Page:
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There is a quaint Spanish proverb which reads, The importance of attracting attention by a “When they give you an heifer, be ready with the moving object was forcibly brought to the rope.” Apply this maxim to advertising and writer's attention in a business exhibit several you get, "Where trade is booming, be around years ago.
A rival concern had a booth near by, with your advertisements."
with one of their machines in operation, and the A good advertisement in a good medium will result was the crowd would gather around their always achieve its specific mission, but in the exhibit and examine the apparatus to the exclunature of things it follows that the returns from sion of our own display. a prosperous locality will eclipse those from one In advertising, this is a potent force. A steamsuffering from trade depression.
ship company recently had a very effective adThe astute advertiser will therefore attend to vertisement in a street car. The motion of the the flourishing districts first, and will work them car was utilized to keep a lot of spangles, which systematically and thoroughly.
outlined the reading matter, in constant motion. Just now Lancashire and her cotton mills form There is a wide field open to the advertising England's commercial oasis and bid fair to hold man who has, a little inventive ability along the premier position for months to come. these lines. As a suggestion, the varied and
Never, during the last twenty-five years, have beautiful effects of the kaleidoscope only need manufacturers traded to such advantage, nor this slight jar to produce them.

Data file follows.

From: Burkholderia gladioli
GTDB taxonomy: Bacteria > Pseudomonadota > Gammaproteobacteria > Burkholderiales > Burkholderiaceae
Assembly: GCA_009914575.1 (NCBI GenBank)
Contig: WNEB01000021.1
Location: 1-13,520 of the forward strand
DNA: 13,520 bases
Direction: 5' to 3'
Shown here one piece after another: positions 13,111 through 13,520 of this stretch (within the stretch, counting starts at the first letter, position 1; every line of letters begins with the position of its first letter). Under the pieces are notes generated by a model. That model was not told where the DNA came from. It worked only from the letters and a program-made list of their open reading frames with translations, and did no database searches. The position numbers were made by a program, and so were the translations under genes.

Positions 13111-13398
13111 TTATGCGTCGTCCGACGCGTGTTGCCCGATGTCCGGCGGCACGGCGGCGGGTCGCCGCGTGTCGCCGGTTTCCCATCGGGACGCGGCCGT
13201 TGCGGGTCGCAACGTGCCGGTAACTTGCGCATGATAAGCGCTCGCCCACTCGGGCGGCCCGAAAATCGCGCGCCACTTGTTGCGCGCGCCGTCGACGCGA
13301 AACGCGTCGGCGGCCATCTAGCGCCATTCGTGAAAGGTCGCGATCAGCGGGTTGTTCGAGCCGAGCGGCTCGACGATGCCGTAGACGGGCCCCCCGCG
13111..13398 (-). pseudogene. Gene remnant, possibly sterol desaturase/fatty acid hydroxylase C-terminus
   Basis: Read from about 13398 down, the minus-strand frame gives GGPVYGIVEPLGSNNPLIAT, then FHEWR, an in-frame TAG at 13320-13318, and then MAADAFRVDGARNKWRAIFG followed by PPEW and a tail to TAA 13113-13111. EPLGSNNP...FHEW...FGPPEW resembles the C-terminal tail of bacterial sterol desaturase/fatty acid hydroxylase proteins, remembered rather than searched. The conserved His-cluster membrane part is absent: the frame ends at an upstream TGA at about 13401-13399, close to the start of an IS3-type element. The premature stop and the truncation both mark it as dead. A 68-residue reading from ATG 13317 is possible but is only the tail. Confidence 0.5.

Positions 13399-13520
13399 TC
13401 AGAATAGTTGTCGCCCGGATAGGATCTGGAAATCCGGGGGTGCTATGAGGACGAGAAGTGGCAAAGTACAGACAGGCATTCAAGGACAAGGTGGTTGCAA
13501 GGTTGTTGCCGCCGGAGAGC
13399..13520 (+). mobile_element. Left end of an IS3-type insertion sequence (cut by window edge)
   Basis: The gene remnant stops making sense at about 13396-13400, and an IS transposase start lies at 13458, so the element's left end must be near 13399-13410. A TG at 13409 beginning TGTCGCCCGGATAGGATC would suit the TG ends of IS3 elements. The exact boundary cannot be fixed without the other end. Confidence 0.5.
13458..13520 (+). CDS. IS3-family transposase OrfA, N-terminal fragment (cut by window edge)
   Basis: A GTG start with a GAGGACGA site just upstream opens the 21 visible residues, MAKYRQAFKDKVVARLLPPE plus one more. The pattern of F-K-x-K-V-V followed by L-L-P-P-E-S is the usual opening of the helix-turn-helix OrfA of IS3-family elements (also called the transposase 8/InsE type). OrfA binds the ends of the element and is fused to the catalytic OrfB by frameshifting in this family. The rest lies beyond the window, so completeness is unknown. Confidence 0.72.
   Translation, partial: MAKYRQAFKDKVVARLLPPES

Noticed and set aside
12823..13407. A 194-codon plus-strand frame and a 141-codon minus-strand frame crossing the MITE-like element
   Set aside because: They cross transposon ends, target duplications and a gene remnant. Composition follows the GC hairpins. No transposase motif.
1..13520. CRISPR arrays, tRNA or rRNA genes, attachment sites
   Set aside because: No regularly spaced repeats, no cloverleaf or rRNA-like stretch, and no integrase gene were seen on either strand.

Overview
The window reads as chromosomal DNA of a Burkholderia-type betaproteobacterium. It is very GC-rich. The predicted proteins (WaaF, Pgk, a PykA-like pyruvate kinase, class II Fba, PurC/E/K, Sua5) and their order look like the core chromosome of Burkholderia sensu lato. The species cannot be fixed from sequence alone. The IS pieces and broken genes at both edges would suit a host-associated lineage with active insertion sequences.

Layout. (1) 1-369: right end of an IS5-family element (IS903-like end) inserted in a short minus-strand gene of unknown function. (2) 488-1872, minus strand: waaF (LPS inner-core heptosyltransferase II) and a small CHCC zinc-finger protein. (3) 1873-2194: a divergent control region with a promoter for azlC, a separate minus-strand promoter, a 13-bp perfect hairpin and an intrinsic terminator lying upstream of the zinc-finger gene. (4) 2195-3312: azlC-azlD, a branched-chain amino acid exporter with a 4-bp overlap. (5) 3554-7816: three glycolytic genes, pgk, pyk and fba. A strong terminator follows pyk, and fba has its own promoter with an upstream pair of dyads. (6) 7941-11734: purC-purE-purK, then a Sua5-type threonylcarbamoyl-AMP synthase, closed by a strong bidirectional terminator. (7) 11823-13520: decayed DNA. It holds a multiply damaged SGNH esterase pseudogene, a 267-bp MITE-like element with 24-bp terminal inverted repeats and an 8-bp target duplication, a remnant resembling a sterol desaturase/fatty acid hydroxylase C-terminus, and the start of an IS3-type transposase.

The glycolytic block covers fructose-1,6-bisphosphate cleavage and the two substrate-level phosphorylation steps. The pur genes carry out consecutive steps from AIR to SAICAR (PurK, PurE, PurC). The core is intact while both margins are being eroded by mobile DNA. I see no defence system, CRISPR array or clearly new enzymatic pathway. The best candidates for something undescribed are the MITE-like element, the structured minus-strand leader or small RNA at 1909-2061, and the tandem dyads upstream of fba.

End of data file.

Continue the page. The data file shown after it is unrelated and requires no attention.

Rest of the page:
If this were have the workers been so fully employed, and
worked up properly it would be an invaluable so well recompensed as now.
means of drawing the attention of the traveling Expansion is noticeable on every hand; old public. mills are being renovated or enlarged and new Among the practical “mechanical advertiseones are in the course of erection, and every- ments” in operation, where motive forces at hand where there is hurry and bustle in this busy hive are used without any additional expenditure for of industry. Manufacturers had orders booked power, are wooden hands attached to the existthat have seen them well into 1906, with the ing shafting in the building by means of an pleasant prospect of more to follow. Surely, eccentric, resulting in the continual motion of here is the "Advertiser's Cotton Chance."
the hand to call attention to the sign alongside; The primary effect of this unparalleled wave
a representation of an airship with moving proof prosperity is the visibly increased purchasing peller. (placed on a roof), etc. Many things of power of Lancashire's vast army of workers.
this kind will suggest themselves. In this con